The first step is sizing your system. The battery voltage is going to determine what type of equipment you are going to be buying, and how you are going to be wiring your battery bank. So if you go with a 12 volt system, then you are going to want to make sure that your solar panels are wired up correctly for 12 volt. Even when you go with a wind turbine, you are going to want to make sure you buy the correct wind turbine for your battery voltage .So everything has to be sized appropriately so that you can collect as much energies as efficiently and then you can draw that power out.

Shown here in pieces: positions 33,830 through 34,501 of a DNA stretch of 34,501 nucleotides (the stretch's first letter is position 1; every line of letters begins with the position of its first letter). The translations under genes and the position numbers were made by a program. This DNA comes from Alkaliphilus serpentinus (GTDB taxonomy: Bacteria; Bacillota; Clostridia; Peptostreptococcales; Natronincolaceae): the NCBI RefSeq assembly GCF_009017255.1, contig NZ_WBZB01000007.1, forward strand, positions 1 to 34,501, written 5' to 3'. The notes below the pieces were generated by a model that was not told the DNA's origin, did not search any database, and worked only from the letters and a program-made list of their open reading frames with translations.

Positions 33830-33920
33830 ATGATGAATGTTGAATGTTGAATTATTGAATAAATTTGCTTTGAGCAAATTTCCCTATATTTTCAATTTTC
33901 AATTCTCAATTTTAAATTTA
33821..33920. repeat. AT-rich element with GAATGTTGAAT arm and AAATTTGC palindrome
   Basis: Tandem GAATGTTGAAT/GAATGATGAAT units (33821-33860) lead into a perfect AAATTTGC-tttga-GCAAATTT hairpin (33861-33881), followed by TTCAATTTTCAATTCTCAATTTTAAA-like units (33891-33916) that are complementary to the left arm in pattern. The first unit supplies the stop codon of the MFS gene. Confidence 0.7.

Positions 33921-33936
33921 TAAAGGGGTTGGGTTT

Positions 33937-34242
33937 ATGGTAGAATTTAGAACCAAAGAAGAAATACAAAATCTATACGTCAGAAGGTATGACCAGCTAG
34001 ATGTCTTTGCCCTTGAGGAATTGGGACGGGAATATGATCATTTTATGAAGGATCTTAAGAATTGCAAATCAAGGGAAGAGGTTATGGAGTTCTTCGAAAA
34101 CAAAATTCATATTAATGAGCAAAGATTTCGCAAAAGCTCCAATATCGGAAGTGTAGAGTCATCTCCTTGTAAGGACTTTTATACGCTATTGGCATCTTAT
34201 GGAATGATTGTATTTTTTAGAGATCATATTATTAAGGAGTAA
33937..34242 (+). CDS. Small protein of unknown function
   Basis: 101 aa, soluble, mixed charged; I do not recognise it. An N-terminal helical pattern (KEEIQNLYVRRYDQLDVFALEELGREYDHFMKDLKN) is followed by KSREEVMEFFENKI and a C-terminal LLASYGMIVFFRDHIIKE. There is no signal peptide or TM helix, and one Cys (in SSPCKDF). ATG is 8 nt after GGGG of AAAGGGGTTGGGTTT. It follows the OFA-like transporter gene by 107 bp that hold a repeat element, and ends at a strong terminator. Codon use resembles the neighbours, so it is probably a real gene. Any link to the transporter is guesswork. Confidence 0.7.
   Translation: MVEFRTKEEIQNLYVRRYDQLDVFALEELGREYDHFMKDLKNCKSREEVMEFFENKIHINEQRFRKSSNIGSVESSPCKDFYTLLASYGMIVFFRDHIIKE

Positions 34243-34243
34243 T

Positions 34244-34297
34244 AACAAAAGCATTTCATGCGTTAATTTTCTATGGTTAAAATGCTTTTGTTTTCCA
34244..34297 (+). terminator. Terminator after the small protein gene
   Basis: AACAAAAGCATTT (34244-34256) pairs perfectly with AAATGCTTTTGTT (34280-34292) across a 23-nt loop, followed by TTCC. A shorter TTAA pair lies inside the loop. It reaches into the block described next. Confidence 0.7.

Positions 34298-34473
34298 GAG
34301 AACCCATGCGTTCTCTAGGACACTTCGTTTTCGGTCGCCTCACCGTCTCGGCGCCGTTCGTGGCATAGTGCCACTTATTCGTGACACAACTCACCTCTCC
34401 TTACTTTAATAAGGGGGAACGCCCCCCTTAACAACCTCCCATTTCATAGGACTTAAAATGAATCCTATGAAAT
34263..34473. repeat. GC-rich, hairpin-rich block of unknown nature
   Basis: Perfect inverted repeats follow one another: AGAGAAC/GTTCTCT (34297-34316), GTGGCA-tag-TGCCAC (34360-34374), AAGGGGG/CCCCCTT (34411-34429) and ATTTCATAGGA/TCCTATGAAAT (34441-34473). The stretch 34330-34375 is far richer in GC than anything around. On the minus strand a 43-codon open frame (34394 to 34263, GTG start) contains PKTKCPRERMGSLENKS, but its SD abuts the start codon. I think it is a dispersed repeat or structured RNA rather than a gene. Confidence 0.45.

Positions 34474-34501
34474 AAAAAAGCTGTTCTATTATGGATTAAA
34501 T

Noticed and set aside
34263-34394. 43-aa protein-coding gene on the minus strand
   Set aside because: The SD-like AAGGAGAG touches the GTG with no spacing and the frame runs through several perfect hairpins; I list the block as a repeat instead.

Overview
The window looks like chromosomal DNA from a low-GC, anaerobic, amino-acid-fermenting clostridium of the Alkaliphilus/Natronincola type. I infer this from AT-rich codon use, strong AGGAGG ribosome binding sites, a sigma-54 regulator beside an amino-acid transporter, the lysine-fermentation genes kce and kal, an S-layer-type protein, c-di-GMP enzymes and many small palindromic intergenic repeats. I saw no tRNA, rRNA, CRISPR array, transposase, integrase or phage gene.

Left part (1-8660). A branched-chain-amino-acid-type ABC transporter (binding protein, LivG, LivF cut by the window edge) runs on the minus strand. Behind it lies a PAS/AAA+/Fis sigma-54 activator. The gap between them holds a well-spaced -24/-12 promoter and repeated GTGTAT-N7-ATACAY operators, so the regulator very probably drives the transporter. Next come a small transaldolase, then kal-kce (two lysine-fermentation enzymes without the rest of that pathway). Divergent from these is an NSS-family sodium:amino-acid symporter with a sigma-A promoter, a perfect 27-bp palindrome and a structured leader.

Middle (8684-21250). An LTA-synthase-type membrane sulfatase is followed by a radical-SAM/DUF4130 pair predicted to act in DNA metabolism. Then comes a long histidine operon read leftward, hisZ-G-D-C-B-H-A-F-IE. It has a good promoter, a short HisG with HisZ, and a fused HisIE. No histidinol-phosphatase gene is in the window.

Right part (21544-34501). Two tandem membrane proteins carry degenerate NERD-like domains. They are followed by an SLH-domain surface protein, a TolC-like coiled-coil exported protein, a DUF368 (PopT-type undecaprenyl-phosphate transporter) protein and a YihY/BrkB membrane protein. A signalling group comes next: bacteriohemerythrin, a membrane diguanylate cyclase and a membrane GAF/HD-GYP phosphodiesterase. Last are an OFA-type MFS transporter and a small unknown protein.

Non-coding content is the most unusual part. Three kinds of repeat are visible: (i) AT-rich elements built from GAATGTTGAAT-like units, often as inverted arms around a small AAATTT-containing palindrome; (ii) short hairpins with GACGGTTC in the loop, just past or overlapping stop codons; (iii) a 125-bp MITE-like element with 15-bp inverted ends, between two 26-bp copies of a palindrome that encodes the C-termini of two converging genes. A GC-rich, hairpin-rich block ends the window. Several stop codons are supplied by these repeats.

The golf cart batteries in my system are of 6 Volts. I have 6 of them wired in parallel, and in series to give me a 12 volt battery bank. The control panel box consists of my charge controller, voltmeter and 2 ammeters for both reading both solar and wind power amps.
Four 12V Solar panels , each 100 watts are wired together . All the positives are connected to each other and all the negatives are connected to each other. The wiring goes straight into the control panel.
The wind turbine used here is also 12V.The 3 Phase connections from the turbine goes into the bridge rectifier. The negative connection from the rectifier goes straight to the batteries, the positive goes to a junction box that connects the turbine and the inline fuse and 50amp breaker. The negative of the inverter goes into the negative of the batteries ,positive to positive. The romex wire from the inverter goes into the breaker panel in the house.